indieWIRE rounds up over a dozen reviews of NYFF films, including The Loneliest Planet:
"In 'Day Night Day Night,' Julia Loktev told the quietly experimental tale of a young would-be suicide bomber nervously wandering through the crowd of Times Square, impressing some critics if not much of an audience beyond that. Her long-awaited follow-up, 'The Loneliest Planet,' deals with noticeably broader terrain and even includes a mid-size star (Gael Garcia Bernal). Both of those factors yield something closer to a conventional viewing experience than the intentionally prosaic momentum of her previous outing. It’s a smart, mesmerizing and provocative expansion of her talents."
Phil Coldiron reviews Carnage for Fandor:
"Every image in Carnage is the result of a restless intelligence examining a story to find the best possible expression of each moment, which means that Polanski, in only 80 minutes and a few hundred square feet, works through what can only be the tip of a seemingly inexhaustible set of blockings and compositions – which is fitting, since the ringing phone that ends the film (save a brief coda) serves as a reminder that this could go on forever. The Polanski touch manifests in his unique ability to conceive of an apartment as existing in a relationship of hysteria with its inhabitant(s) in which the space of the apartment is both a catalyst and a mirror of the occupant’s mental and/or social degradation."
Nelson Kim highlights A Separation for Hammer to Nail:
"Right from the start, this ingeniously constructed drama challenges the viewer to take sides, and every scene that follows adds a further turn of the screw. ... As the plot complications and moral ambiguities pile up, we’re forced to constantly recalibrate our understanding of the characters’ motives and actions. ... It stands a fair chance of being the first Iranian movie to become a breakout indie hit here: it’s a rare and wonderful hybrid of art-film brain food and rousing, riveting entertainment—emotionally charged, furiously fast-paced, fiendishly intelligent."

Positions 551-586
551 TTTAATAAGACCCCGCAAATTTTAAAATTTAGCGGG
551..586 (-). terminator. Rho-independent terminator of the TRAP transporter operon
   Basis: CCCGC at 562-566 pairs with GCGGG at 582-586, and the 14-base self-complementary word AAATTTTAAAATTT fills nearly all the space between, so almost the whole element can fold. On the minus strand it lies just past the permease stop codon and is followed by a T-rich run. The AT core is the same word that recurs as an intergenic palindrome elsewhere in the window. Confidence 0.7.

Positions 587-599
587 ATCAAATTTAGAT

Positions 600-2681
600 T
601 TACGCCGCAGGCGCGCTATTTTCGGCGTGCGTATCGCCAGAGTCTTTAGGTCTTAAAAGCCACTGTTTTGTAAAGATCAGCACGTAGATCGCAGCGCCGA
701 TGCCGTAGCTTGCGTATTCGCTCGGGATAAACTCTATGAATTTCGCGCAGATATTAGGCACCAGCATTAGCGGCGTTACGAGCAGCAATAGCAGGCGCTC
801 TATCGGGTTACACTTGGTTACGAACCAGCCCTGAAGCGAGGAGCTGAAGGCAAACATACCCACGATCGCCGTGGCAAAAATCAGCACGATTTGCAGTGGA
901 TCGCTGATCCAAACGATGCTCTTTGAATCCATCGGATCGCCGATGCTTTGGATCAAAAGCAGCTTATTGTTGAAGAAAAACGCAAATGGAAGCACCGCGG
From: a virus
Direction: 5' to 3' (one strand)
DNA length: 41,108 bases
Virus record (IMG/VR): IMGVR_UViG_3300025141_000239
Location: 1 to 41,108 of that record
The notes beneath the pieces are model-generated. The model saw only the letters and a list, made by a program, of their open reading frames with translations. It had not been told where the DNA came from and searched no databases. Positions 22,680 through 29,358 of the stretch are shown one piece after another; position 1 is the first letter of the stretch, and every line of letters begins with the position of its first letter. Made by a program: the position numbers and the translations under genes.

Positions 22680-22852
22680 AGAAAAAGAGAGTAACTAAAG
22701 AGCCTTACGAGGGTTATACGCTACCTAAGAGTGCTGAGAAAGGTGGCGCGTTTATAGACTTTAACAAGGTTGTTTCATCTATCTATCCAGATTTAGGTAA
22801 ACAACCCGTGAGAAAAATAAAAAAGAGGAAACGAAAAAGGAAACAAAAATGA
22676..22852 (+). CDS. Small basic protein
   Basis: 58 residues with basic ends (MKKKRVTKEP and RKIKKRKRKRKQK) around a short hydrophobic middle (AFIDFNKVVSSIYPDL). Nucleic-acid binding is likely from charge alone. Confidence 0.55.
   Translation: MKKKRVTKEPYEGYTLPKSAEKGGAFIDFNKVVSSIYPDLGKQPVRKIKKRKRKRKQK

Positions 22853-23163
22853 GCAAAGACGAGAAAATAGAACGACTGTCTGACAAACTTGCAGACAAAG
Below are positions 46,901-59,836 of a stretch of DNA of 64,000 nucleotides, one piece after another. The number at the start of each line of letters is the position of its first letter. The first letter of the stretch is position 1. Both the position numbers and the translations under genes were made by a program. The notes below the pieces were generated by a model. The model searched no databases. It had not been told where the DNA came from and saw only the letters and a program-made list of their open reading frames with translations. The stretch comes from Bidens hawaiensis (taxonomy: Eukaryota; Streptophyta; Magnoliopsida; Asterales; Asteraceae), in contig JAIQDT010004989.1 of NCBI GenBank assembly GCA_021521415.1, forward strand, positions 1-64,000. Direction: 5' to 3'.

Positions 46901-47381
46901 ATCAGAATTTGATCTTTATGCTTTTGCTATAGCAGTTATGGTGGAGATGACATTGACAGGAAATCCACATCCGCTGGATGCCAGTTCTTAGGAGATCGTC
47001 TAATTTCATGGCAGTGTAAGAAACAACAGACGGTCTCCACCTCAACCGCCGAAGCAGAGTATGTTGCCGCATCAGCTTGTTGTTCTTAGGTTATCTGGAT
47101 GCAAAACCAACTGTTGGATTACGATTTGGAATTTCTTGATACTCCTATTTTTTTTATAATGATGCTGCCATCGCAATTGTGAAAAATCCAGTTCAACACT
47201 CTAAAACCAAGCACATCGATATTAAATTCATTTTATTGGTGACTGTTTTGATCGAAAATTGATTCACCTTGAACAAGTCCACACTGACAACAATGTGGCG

Daniel Kasman on the German trilogy Dreileben for MUBI:
"Each film in this trilogy—directed by Christian Petzold, Dominik Graf and Christoph Hochhäusler—can and does stand by itself, mysteries explained by the other features left as more powerful, unsolvable ambiguities reverberating around the frames' edges. Disassembly is easy, then, but reassembly is also possible, and strange. Without the television's producer to guide a relative aesthetic consistency between directorial entries, we have three puzzle pieces that somewhat-fit into a narrative, a space and a mystery."
Stay tuned throughout the NYFF for more of what the critics are saying about festival films.